If you’ve ever looked at language courses, the chances are you’ve run across The Pimsleur Approach and its lofty claims. Recently, I followed the Pimsleur Russian course as well as the similar, though slightly less well publicised Michel Thomas Russian course and wanted write up some of my thoughts them.
More updates on my efforts to learn Russian between September and December. Check out part 1 here.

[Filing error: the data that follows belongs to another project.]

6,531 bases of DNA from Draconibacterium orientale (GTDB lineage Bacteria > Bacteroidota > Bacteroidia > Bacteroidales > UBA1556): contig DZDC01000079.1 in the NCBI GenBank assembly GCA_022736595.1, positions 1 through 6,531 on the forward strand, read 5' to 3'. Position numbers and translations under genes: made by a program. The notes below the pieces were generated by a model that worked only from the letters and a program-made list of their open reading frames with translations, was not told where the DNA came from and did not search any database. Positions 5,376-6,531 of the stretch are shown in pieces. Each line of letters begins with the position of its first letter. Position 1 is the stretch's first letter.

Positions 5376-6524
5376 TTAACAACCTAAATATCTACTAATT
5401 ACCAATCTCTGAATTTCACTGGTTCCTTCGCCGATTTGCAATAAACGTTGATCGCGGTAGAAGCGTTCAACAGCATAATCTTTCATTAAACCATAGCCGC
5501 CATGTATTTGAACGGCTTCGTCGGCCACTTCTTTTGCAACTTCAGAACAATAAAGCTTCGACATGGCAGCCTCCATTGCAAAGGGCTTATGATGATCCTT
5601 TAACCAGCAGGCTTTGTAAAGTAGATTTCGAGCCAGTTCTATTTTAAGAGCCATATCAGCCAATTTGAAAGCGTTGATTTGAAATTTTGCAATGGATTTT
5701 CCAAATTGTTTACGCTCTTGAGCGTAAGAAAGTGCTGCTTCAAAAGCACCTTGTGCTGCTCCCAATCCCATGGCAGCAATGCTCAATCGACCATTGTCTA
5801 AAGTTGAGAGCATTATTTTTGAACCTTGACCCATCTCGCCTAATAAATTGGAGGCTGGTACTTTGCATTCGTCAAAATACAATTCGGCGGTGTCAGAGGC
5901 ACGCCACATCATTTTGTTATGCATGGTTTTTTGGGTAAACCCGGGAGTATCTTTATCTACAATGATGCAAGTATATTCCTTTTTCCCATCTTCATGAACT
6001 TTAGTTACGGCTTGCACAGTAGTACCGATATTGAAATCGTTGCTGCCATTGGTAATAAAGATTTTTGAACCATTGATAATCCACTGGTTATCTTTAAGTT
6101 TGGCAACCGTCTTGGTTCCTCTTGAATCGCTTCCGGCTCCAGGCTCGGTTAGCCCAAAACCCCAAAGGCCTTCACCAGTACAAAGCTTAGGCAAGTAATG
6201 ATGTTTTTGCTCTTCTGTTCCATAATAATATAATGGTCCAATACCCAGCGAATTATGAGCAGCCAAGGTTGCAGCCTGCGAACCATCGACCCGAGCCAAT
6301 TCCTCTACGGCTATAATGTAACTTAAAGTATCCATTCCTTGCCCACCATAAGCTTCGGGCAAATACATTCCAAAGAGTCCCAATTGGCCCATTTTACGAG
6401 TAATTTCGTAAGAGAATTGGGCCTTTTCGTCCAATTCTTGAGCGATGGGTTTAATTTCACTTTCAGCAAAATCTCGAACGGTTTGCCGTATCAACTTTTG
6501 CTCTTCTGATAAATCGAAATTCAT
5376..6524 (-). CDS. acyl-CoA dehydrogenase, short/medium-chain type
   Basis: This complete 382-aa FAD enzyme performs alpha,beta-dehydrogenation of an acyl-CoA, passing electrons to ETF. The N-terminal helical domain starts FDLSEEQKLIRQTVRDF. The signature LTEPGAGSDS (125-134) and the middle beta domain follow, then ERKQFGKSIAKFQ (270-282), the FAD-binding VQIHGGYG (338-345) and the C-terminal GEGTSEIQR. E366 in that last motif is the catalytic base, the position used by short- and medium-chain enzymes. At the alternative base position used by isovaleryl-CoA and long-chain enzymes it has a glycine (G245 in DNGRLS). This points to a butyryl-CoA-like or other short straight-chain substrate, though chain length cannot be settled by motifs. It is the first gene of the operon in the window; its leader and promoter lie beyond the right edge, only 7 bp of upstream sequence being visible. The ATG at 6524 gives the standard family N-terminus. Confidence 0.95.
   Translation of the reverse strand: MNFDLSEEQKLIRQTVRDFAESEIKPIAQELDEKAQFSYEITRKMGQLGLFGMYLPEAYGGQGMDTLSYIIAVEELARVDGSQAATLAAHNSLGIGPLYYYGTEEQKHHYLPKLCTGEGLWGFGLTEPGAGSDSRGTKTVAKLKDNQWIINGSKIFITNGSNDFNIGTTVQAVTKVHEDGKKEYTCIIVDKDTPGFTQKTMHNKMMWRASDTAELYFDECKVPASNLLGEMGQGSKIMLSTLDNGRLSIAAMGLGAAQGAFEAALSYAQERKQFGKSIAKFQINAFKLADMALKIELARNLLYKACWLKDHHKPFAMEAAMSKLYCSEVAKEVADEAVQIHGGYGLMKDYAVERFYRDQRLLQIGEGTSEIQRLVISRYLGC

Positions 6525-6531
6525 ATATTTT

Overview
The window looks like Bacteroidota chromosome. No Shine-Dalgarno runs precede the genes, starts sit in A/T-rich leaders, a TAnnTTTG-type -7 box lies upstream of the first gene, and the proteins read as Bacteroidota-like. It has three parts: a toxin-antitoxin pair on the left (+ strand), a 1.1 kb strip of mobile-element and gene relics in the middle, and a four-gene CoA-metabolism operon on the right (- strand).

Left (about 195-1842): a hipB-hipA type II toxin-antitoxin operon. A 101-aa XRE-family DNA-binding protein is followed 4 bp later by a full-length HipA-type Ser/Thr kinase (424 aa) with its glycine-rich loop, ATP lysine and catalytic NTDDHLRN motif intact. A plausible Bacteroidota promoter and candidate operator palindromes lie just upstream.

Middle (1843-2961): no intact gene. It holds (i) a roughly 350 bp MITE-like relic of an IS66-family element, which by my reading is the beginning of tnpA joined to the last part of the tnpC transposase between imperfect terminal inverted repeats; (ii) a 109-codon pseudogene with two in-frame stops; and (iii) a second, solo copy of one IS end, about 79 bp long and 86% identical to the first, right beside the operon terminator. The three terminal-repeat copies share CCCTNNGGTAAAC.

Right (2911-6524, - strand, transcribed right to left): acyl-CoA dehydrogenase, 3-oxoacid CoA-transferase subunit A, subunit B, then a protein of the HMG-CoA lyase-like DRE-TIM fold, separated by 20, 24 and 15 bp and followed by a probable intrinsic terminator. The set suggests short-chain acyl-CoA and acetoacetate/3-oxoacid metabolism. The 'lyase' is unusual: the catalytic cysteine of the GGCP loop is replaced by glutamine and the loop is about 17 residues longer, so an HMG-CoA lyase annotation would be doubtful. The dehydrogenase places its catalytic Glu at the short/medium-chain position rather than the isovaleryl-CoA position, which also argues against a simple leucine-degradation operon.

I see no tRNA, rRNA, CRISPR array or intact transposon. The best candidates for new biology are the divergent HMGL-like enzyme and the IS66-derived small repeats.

Travelling across Russia on the Trans-Siberian Railroad has been on my bucket list for the better part of a decade. When, in late May 2012, my brother moved to China to teach English, this gave me the perfect excuse to start planning an actual trip. Taking the train from Moscow to Beijing would put me put me only a few hours from visiting my brother and check off a major item from my bucket list to boot, so my plan formed quickly. But I hate to be ‘the tourist’ - I wanted to speak the language and interact meaningfully with the people. I’d attempted to learn Russian once previously with little success. With the looming possibility of being unable to communicate effectively for several weeks, I vowed that this time would be different. This is the first in a series of posts on my attempts to learn Russian that will hopefully be useful to others doing the same.